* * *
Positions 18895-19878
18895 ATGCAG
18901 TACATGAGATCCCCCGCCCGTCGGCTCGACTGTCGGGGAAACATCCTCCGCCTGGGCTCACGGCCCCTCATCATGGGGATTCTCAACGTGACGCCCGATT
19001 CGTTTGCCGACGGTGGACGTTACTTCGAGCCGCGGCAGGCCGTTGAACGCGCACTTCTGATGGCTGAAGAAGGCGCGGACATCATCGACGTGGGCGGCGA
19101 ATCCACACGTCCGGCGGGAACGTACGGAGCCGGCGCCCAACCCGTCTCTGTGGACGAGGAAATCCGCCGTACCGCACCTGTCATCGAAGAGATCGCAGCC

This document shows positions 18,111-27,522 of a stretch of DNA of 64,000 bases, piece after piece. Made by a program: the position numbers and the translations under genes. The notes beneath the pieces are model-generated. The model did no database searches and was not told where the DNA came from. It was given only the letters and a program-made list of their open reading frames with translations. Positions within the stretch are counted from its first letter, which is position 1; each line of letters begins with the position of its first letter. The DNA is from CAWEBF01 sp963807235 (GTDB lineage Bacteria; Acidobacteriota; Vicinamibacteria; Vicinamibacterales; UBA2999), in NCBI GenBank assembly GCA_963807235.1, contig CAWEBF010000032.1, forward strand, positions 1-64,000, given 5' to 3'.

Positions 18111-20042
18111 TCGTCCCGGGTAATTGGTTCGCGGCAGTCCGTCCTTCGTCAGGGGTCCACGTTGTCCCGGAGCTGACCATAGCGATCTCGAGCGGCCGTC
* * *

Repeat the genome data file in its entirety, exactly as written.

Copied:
Positions 18895-19878
18895 ATGCAG
18901 TACATGAGATCCCCCGCCCGTCGGCTCGACTGTCGGGGAAACATCCTCCGCCTGGGCTCACGGCCCCTCATCATGGGGATTCTCAACGTGACGCCCGATT
19001 CGTTTGCCGACGGTGGACGTTACTTCGAGCCGCGGCAGGCCGTTGAACGCGCACTTCTGATGGCTGAAGAAGGCGCGGACATCATCGACGTGGGCGGCGA
19101 ATCCACACGTCCGGCGGGAACGTACGGAGCCGGCGCCCAACCCGTCTCTGTGGACGAGGAAATCCGCCGTACCGCACCTGTCATCGAAGAGATCGCAGCC

This document shows positions 18,111-27,522 of a stretch of DNA of 64,000 bases, piece after piece. Made by a program: the position numbers and the translations under genes. The notes beneath the pieces are model-generated. The model did no database searches and was not told where the DNA came from. It was given only the letters and a program-made list of their open reading frames with translations. Positions within the stretch are counted from its first letter, which is position 1; each line of letters begins with the position of its first letter. The DNA is from CAWEBF01 sp963807235 (GTDB lineage Bacteria; Acidobacteriota; Vicinamibacteria; Vicinamibacterales; UBA2999), in NCBI GenBank assembly GCA_963807235.1, contig CAWEBF010000032.1, forward strand, positions 1-64,000, given 5' to 3'.

Positions 18111-20042
18111 TCGTCCCGGGTAATTGGTTCGCGGCAGTCCGTCCTTCGTCAGGGGTCCACGTTGTCCCGGAGCTGACCATAGCGATCTCGAGCGGCCGTC